Chi-Cheemaun is currently providing a limited essential travel service rather than an experiential service in central Ontario
Owen Sound Transportation Company (OSTC) operates three different ferry services in the province of Ontario, which has been the most significantly affected by Covid-19 infection cases in Canada. This had a knock-on effect on all OSTC’s ferry services, which are not expected to relax Covid-19 mitigation measures this year.
In central Ontario, for example, Chi-Cheemaun had to pivot from offering a highly experiential tourism service to providing a limited essential transportation service. “When ferry services began on 1 June 2020 and then again on 8 June 2021 all onboard services closed, and passenger numbers were significantly limited by Transport Canada and Ontario Public Health restrictions,” explains Susan Schrempf, chief executive of OSTC.
This spring, Pelee Islander and Pelee Islander 2 experienced similar operating conditions to 2020 in south-west Ontario. Until the end of April, Pelee Islander operated the service with passengers remaining in their vehicles, while Pelee Islander 2 operated three days a week for large agriculture vehicles only from May.
On 1 June 2021, Pelee Islander 2 was scheduled to go into daily service and replace Pelee Islander for passenger and vehicle services. However, a worldwide shortage of certified officers and fierce competition between commercial shipping companies outbidding each other for officers to keep their vessels running forced OTSC to reduce services and change its operating schedule. This situation was resolved in mid-July and Pelee Islander 2 will remain in daily service for the duration of the 2021 season with all Covid mitigation protocols in place. As the Canadian border did not reopen to non-essential US citizens until 9 August 2021, and the US border remained closed to non-essential Canadian visitors, the Pelee Island to Sandusky, Ohio ferry has not restarted this year.
In northern Ontario, landing craft-style ferry Niska 1 continues to be an essential part of the transportation system, shipping goods from Moosonee to Moose Factory Island. The island is home to Moose Cree First Nation, which suffered a Covid-19 outbreak this spring. Fortunately, it was well controlled and ferry transportation services commenced as scheduled in early June.
Lack of available vaccinations presented the largest obstacle for keeping ferry crews safe throughout 2020 and into early spring 2021, particularly for those living onboard the Pelee Island and Manitoulin Island ferries. “Fortunately, OSTC completed the 2020 season with no crew or passenger infections on any of its ferry services,” says Schrempf. “Crew were all safely vaccinated by mid-June 2021, adding another layer of protection.”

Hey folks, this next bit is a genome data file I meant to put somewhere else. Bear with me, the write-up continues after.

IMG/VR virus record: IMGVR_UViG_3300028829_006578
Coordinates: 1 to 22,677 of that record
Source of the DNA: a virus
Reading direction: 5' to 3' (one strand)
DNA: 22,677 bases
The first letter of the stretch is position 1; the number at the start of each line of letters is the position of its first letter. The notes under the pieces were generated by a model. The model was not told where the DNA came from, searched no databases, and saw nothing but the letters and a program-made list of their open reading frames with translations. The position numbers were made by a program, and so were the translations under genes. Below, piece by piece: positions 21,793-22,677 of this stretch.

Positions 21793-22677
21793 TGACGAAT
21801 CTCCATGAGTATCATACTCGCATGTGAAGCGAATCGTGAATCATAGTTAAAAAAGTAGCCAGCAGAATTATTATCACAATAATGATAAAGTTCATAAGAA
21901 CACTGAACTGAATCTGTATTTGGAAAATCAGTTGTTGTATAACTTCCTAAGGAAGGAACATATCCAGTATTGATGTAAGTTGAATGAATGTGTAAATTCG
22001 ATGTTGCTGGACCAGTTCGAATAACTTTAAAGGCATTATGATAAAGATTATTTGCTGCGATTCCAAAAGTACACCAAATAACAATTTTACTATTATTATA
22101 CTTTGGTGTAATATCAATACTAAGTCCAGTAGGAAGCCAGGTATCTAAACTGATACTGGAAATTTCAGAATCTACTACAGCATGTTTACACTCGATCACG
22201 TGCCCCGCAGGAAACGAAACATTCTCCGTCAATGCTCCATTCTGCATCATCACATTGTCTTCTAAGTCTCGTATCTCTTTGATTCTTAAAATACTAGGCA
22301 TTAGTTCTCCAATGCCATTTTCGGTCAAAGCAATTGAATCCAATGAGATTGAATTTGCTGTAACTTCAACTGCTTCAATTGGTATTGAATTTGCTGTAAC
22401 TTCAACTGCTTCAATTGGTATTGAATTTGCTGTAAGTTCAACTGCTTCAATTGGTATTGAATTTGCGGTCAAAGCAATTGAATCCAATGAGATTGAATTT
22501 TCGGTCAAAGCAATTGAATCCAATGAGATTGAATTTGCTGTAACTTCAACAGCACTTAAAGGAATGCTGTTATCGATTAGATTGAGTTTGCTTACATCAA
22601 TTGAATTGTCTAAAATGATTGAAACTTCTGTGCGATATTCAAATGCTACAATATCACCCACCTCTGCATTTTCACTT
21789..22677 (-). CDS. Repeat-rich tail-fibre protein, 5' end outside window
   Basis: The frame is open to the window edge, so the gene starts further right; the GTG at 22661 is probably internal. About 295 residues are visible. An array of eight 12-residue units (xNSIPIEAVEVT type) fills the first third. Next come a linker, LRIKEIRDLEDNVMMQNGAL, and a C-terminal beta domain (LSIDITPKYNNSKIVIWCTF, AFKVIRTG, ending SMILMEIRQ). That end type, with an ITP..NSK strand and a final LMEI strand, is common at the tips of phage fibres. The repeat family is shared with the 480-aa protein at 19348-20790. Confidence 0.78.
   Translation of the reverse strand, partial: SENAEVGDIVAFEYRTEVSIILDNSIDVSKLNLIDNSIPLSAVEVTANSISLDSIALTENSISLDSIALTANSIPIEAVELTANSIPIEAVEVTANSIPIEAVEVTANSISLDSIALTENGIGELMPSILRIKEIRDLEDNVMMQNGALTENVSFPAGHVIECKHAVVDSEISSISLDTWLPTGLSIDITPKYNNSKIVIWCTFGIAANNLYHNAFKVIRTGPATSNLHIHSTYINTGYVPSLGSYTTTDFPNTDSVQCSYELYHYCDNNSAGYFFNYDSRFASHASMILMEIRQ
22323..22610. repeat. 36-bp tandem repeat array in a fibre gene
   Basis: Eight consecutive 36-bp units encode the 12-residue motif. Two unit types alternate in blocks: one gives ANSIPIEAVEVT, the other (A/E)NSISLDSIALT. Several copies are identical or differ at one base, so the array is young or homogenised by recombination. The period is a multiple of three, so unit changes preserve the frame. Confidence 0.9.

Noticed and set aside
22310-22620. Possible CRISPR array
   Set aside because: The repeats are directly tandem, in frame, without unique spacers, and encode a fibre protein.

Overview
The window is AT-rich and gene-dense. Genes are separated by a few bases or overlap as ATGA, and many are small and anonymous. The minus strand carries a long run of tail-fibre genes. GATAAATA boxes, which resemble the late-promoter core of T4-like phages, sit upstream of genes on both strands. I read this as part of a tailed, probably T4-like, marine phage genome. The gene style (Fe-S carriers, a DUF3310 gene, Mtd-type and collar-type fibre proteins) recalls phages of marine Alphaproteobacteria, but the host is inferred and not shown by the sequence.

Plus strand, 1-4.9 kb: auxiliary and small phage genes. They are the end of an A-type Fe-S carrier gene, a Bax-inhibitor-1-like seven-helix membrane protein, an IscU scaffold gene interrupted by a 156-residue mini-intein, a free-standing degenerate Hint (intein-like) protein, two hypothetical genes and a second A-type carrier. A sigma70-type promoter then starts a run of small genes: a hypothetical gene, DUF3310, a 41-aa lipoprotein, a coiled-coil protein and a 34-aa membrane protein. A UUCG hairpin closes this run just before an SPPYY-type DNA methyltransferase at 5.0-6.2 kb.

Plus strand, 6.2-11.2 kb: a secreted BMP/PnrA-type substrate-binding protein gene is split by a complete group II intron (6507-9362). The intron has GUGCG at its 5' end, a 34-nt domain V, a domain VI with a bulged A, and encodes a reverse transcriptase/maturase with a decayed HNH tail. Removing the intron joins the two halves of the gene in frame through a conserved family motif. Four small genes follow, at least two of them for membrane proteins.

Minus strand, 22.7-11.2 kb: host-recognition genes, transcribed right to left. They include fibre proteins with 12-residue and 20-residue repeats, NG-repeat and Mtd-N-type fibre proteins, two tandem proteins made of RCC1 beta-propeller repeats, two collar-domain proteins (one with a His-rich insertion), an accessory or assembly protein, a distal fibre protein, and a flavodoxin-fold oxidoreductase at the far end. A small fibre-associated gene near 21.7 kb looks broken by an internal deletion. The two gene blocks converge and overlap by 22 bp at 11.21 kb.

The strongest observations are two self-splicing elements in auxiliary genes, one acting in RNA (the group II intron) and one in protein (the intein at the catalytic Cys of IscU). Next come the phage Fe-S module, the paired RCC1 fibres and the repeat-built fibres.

OSTC does not anticipate being able to return to its pre-Covid ferry service offering before 2022. “If the demand for local travel in 2021 is an indicator for 2022, traffic numbers should begin to normalise and meet maximum ferry capacity,” says Schrempf. “The ferry service has seen a sharp rise in the number of tourists holidaying in recreational vehicles and motorhomes since the start of the pandemic. We expect this trend to continue if it’s not dampened by the high cost of fuel and efforts to reduce greenhouse gas emissions.
“We haven’t seen the typical weekend traffic surges because people are working remotely and have more flexible schedules, so ferry traffic has become more evenly distributed through the week. We do not expect to see weekend traffic surges return, except for holiday weekends.”
Schrempf says OSTC also faces employment challenges. “Ferries are not competitive when trying to attract mariners and Canada has not done a great job of showcasing careers in the marine industry, so it’s now feeling the impact of 20 years of directing young people to university degrees rather than skilled trades,” she explains. “This will not be turned around overnight. Further, the marine sector and Canadian society have not done enough work to remove barriers that keep over 50 per cent of the available workforce out of the industry.”
In future, OSTC plans to replace Chi-Cheemaun and possibly Pelee Islander on the Pelee Island service, but there will be challenges when it comes to making them environmentally friendly, says Schrempf. “If the onshore infrastructure is not available to support the newer environmentally favourable technologies, the ferries will continue to be dependent on fossil fuels and older technology. However, this is not a position we want to be in when we are designing ferries that need to operate for half a century.”
This article was first published in the Autumn/Winter issue of Cruise & Ferry Review. All information was correct at the time of printing, but may since have changed.
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